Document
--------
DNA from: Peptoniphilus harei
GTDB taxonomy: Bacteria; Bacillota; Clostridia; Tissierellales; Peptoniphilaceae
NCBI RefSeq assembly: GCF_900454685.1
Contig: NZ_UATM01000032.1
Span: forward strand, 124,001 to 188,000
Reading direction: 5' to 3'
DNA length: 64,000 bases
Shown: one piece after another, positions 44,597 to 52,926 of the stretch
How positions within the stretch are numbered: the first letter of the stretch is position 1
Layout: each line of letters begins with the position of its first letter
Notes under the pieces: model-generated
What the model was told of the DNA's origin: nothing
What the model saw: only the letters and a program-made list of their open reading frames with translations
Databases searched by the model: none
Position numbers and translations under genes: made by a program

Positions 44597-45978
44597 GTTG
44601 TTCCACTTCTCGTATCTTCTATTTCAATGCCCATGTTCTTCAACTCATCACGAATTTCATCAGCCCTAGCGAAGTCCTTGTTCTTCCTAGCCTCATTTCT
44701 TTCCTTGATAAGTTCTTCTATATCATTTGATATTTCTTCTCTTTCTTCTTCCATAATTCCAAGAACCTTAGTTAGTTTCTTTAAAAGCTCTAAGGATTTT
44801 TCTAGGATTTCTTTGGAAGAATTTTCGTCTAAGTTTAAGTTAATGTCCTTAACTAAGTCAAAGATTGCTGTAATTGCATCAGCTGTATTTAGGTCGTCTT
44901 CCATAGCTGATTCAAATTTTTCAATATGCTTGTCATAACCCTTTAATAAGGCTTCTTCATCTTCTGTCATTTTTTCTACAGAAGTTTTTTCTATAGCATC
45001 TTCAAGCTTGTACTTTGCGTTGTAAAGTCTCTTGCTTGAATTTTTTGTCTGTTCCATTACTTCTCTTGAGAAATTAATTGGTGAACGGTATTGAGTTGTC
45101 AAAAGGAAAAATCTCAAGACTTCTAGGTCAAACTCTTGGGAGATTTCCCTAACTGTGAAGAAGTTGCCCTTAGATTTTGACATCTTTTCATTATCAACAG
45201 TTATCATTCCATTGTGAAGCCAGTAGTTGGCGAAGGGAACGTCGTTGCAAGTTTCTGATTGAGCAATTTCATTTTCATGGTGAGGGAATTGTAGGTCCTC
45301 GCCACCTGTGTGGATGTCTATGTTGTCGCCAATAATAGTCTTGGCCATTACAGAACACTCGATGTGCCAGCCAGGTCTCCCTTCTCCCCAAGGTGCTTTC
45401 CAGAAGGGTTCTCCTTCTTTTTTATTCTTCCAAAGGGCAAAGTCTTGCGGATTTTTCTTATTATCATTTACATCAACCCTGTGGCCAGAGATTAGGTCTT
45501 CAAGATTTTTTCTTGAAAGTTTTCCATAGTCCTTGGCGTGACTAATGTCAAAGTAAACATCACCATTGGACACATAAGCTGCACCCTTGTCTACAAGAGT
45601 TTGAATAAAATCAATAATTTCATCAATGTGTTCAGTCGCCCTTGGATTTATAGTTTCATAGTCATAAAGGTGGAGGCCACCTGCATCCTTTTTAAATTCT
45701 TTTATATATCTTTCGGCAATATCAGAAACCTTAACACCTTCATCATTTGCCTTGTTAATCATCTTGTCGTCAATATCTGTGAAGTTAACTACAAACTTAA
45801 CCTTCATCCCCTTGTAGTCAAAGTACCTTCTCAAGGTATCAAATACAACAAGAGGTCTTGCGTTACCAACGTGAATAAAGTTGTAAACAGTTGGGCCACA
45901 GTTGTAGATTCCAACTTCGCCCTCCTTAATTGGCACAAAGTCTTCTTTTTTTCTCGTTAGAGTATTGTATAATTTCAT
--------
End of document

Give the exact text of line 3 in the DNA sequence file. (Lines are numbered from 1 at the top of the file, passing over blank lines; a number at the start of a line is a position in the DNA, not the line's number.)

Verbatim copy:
NCBI RefSeq assembly: GCF_900454685.1